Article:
Controversy at the Inaugural Arnold Classic Brazil

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The inaugural Arnold Classic in Rio de Janeiro, Brazil, was held this past weekend, and it was not without controversy. In fact, this may have been the biggest controversy in the history of professional bodybuilding. Interested to know, huh? Then keep reading on.

The Rise of "Big Mac"

Every couple of years, a new bodybuilder with incredible potential emerges. Among the most recent prospects to climb up the ranks is none other than Cedric "Big Mac" McMillan.

This impressive bodybuilder stands at 6'1 and weighs well over 250 pounds while competing on stage. What separates McMillan from the pack of up and coming bodybuilders, however, are his aesthetics. Few bodybuilders in the history of the sport have exhibited as impressive muscle bellies and superbly flowing physique as has McMillan.

During his short stint as a professional bodybuilder, McMillan has won two contests. The first came at the 2011 Europa Show of Champions Orlando and the second at the 2012 New York Pro. McMillan then debuted in his first ever Arnold Classic this past March. This contest is the original, and most prestigious, of the Arnold Classic contests. Unfortunately for McMillan, he did not come into the show in his best shape and he made a few mistakes during the prejudging. These mistakes came in the form of not putting on enough layers of tan and not putting enough posing oil, both of which are necessities for looking as best as possible under the bright stage lights.

While these may seem like careless mistakes, you need to understand that McMillan is still a relatively newcomer to the pro league, and will likely avoid these mistakes as he gains more experience. In fact, he did just that at his next contest, the FIBO Power Germany, held this past April. McMillan succeeded this time around, winning his second pro show.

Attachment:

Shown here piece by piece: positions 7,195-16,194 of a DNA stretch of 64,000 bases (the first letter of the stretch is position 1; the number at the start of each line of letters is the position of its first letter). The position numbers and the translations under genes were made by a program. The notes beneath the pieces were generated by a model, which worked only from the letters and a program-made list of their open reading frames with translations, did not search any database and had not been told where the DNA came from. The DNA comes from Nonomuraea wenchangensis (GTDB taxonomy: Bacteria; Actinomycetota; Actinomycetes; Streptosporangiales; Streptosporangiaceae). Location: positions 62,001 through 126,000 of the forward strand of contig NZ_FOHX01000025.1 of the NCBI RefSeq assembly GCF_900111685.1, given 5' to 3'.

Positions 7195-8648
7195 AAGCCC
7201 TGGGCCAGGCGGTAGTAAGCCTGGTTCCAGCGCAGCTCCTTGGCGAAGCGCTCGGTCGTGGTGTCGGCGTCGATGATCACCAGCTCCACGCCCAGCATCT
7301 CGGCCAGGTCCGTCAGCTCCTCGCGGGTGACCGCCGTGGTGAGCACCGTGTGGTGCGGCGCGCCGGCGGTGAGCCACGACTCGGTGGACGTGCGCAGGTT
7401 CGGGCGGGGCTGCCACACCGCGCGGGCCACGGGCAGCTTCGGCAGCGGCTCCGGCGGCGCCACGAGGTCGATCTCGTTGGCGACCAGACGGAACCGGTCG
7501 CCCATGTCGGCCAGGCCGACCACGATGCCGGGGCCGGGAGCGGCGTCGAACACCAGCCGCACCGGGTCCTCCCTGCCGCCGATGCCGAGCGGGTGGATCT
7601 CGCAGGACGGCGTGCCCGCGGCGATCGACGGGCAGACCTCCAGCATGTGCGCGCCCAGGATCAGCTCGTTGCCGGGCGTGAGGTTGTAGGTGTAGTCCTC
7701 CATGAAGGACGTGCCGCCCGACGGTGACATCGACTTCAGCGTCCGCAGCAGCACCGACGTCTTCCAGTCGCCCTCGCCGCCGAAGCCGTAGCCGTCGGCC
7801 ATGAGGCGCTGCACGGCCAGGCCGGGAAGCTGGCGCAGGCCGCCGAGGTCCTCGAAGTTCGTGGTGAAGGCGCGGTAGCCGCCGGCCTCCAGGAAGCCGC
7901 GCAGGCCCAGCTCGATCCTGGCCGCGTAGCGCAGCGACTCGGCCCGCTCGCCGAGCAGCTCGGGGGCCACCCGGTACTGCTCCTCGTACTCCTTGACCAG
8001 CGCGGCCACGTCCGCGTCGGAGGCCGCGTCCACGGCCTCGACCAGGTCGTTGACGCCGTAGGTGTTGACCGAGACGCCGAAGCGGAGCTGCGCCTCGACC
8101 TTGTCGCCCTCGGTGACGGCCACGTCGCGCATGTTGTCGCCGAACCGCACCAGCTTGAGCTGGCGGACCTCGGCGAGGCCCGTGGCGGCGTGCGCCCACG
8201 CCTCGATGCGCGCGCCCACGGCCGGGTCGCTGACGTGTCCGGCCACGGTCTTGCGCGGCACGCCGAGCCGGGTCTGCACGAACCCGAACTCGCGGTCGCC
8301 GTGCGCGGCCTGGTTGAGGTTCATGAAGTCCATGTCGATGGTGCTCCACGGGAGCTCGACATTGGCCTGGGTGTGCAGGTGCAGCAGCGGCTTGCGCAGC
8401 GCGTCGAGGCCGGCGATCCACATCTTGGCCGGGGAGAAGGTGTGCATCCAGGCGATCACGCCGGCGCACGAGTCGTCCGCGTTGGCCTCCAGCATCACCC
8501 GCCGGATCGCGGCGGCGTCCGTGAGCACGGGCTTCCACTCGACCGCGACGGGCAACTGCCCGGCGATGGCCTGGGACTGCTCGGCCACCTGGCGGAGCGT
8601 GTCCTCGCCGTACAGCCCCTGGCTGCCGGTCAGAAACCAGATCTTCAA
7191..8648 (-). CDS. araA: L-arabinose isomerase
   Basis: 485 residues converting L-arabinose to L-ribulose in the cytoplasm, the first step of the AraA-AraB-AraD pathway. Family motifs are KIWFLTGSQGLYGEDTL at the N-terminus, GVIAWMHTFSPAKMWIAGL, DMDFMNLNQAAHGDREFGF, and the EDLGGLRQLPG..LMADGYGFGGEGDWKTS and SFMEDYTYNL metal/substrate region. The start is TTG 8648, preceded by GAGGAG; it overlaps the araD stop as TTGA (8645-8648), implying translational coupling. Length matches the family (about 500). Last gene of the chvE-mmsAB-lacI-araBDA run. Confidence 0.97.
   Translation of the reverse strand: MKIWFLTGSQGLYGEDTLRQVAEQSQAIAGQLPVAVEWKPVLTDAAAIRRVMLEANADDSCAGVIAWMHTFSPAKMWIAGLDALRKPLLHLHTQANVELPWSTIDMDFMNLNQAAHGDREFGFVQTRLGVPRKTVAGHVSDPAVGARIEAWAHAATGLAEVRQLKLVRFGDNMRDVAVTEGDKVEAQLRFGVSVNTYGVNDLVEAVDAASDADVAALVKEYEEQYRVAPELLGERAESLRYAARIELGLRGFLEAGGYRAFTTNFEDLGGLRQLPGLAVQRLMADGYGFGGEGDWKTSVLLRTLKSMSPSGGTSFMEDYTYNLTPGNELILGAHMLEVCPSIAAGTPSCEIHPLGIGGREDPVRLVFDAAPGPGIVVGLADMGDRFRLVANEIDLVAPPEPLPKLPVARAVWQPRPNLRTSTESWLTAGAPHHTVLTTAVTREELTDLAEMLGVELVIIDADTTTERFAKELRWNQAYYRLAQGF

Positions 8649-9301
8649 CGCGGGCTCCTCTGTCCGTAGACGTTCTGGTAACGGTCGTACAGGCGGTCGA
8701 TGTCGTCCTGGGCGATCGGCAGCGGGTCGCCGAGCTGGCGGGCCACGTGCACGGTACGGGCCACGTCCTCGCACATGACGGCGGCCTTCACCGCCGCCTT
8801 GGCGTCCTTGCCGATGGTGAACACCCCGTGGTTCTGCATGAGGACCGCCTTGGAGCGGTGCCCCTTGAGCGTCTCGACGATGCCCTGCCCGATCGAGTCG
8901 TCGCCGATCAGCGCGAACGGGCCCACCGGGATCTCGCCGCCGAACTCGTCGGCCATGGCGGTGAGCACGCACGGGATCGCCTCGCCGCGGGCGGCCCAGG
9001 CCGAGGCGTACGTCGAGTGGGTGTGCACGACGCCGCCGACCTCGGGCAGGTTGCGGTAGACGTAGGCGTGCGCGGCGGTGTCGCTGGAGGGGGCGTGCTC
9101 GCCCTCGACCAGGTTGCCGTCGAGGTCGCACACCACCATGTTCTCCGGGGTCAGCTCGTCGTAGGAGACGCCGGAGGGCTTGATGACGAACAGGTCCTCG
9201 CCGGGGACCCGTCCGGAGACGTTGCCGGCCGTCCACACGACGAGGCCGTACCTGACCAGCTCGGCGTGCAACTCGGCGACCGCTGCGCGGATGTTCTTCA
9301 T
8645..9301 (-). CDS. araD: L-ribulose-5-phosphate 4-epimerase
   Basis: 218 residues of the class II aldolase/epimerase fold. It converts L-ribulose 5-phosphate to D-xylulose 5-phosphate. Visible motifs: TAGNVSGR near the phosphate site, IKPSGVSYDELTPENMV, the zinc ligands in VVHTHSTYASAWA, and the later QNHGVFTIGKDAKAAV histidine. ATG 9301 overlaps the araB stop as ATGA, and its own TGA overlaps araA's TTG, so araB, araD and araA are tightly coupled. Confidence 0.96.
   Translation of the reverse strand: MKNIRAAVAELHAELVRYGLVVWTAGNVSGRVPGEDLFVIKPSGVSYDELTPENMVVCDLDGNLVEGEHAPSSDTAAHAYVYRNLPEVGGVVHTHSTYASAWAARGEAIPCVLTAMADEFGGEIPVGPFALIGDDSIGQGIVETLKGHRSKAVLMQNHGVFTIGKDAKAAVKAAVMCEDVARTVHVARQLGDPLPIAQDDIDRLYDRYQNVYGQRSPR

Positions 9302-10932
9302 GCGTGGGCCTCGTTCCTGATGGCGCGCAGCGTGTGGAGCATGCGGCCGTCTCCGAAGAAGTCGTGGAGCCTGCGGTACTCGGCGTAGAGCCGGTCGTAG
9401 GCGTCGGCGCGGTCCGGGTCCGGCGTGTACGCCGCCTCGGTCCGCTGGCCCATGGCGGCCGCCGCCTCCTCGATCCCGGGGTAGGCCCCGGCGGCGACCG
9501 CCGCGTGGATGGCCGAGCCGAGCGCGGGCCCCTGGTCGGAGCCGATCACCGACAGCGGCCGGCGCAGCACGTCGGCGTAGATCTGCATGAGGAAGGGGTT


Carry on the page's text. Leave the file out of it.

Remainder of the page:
A Costly Disqualification

And that leads us to the Arnold Classic Brazil. Well, inexperienced rang the doorbell again. McMillan was the odds-on favorite entering the contest and all he needed to do was show up in shape. Too bad this did not happen. McMillan missed the mandatory athletes meeting and was thereafter disqualified from the show. The reason for the missed meeting was due to the heavy traffic in Brazil. McMillan was well on his way to the meeting, but could not make it there on time. Once he did arrive, the meeting was over and he was informed of his disqualification.

At first glance, the disqualification is understandable, as the IFBB rules state that if a bodybuilder misses a meeting, then they will not allowed to compete in the contest. Thus, the disqualification should stand so a bodybuilder standard must be held for all bodybuilders. But there is a little caveat in the rules. You see, according to the IFBB rules, the contest promoter can decide whether or not the bodybuilder can compete or not.

Well, my understanding is one of the contest promoters, Jim Lorimer, indeed gave permission to McMillan to compete, although he was unable to contact McMillan directly due to communication difficulties in the area. Also, it seems as Lorimer did not contact the head judge of the contest, Lee Thompson, about allowing McMillan to compete. Thompson was the person who disqualified McMillan from the contest.

Thus, McMillan made the trip from his hometown of South Carolina all the way to Rio de Janeiro, only to be disqualified from the show. McMillan heard the word going around claiming that Lorimer wanted him to compete and he even attended the venue of the show with his posing suit and ready to compete. However, he was not able to speak to Lorimer directly.

This, to my knowledge, has never happened in the history of the IFBB. Obviously, McMillan should not have missed the meeting. But the fact that he did eventually arrive to the meeting location, unfortunately late due to heavy traffic in a foreign country, confirms that he was not trying to skip the meeting. Also, it seems odd that the head judge and contest promoters did not meet directly with McMillan prior to the show to discuss his situation.

Share Your Thoughts

So what do you think? Should have McMillan been allowed to compete? Is it acceptable for a league as large as the IFBB to make such as mistake and not discuss the situation with him in a direct manner? Or should the fact that McMillan, despite being stuck in traffic in a foreign country, was late to the meeting end all this controversy? Chime in with your thoughts and let me know what you think.
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